Eleanor Roosevelt's $14M NYC Townhouse Perfect for Bush Twin

Eleanor Roosevelt's four-bedroom Upper East Side townhouse is on the market for a stately $14.5 million. The former first lady lived between 1956 and 1958 in the building on 62nd Street, which is flanked by Second and Third avenues. For that price tag, we would hope to at least have an eagle's view of the Manhattan skyline, but alas it seems that Roosevelt preferred to stare out at other grandiose homes: according to Streeteasy.com, townhouse prices on the Upper East Side this year average $10 million.

Note to former first daughter and New York apartment-hunter Barbara Bush: Let Eleanor Roosevelt school you on how to lodge like a former White House resident.
The one and only lesson: space. Probably the most remarkable part of this townhouse is, in fact, the five stories it contains. The master bedroom suite makes up the full third floor and features a master bedroom and bathroom, with a wood-burning fireplace. Another fireplace-equipped bedroom swathes the fourth floor, along with a marble bathroom and large seating area.

Even the townhouse's outdoor space features an excess of square footage. At ground level is a lush, 700-square-foot garden that boasts a working fountain and an Edward Scissorhand jungle of perfectly-pruned shrubs. And a 950-square-foot garden overlays the rooftop, plenty of space to house the Bush twin recently spied house-hunting in the West Village (and who may be considering a 700-square-foot, one-bedroom West Village co-op on Jane street for $975,000, says The Daily News.)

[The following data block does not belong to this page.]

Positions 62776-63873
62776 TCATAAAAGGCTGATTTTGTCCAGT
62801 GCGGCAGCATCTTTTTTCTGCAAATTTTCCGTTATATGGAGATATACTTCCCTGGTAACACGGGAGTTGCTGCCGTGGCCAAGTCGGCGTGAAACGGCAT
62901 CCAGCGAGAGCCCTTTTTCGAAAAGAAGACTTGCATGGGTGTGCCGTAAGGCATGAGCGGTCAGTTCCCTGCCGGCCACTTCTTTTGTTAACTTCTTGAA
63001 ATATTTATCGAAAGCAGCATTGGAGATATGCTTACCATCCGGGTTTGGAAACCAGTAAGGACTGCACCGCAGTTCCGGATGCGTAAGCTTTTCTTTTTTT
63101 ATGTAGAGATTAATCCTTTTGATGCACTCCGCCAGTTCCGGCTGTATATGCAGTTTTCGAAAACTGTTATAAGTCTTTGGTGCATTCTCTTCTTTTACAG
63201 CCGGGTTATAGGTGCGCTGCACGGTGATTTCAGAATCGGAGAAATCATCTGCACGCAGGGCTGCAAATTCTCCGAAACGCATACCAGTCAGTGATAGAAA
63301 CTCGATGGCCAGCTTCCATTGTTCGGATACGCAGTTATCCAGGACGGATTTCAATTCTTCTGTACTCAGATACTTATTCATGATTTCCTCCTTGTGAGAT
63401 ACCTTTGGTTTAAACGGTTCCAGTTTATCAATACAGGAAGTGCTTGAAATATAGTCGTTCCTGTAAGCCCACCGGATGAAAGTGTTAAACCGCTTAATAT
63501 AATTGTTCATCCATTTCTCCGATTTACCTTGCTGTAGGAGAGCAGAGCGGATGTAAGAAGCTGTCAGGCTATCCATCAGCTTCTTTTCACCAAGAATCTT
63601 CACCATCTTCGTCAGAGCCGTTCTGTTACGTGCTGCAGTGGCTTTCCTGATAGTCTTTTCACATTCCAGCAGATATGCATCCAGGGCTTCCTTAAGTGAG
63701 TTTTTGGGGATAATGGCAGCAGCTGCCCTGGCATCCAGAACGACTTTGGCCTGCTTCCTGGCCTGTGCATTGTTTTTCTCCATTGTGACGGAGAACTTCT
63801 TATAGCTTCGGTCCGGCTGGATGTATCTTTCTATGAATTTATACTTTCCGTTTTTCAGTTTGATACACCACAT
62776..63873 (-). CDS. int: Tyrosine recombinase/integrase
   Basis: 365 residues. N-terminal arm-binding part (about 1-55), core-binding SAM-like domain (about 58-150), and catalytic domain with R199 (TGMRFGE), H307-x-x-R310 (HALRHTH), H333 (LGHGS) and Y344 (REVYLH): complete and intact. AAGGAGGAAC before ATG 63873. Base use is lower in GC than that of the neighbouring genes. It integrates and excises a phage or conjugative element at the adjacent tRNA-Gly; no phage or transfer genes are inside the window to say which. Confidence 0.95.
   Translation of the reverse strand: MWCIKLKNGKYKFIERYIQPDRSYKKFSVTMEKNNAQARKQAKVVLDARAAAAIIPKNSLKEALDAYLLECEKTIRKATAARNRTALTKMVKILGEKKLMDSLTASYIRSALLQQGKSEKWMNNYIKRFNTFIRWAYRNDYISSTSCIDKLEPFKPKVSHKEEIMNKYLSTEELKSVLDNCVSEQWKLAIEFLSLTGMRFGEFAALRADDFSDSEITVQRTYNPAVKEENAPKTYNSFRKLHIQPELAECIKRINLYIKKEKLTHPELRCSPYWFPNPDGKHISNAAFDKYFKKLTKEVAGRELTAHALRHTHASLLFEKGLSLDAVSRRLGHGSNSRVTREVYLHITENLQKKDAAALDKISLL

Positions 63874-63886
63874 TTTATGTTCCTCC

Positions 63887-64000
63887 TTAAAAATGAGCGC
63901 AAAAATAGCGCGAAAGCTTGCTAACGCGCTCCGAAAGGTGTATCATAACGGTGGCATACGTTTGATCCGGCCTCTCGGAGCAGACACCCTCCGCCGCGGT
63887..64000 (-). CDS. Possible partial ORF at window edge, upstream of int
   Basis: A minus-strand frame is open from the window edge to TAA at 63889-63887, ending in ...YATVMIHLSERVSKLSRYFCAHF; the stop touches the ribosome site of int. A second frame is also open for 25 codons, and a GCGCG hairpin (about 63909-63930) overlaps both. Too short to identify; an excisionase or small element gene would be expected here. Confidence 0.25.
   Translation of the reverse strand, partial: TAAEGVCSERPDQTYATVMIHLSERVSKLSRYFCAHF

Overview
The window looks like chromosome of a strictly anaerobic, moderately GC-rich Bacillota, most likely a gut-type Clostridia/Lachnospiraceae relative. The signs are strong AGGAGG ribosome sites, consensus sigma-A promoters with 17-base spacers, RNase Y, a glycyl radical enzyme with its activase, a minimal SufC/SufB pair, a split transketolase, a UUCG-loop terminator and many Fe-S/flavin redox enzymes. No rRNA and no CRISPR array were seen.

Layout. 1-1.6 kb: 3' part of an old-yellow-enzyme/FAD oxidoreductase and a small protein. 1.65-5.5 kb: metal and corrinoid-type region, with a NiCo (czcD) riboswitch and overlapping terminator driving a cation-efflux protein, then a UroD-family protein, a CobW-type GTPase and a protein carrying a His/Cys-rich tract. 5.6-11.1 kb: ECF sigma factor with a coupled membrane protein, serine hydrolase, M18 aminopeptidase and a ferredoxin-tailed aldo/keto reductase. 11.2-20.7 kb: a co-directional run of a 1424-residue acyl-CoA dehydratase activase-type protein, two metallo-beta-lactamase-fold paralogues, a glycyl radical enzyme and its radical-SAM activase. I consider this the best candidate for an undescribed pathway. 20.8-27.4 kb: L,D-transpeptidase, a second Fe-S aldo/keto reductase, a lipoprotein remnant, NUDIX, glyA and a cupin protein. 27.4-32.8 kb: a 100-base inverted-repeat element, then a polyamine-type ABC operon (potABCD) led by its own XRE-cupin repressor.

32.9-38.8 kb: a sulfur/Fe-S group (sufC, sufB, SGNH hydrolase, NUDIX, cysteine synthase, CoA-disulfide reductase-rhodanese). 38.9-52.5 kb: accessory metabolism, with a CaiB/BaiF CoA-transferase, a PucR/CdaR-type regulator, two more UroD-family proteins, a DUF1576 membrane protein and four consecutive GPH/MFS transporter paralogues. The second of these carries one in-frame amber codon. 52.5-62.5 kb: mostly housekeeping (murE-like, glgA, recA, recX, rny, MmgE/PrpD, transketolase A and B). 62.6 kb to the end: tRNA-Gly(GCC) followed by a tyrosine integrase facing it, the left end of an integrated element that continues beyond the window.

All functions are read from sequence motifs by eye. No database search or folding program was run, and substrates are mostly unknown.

Other perks included in this townhouse are the grand spiral staircase, a marble foyer, central air conditioning, four more wood-burning fireplaces throughout the home, and a terrace on the second floor.

Less exciting, however, is the chef's kitchen on the second floor. Not in it's build, but in the blue-and-white wall-mounted dishes, blue-and-white wallpaper on the ceiling, blue-and-white matching valances on the kitchen windows. Granny-chic flavor abounds in other areas too, like the musty hunter-green accents sprinkled seemingly everywhere -- on marble floors, floor-to-ceiling drapes and upholstered furniture.

But what the historic abode lacks in design it makes up for in space, and if you can afford to live here, chances are you can afford to hire designer Kelly Wearstler or someone equally as apt to pump some of this decade into the aesthetic.

See more homes for sale in New York, N.Y. at AOL Real Estate.
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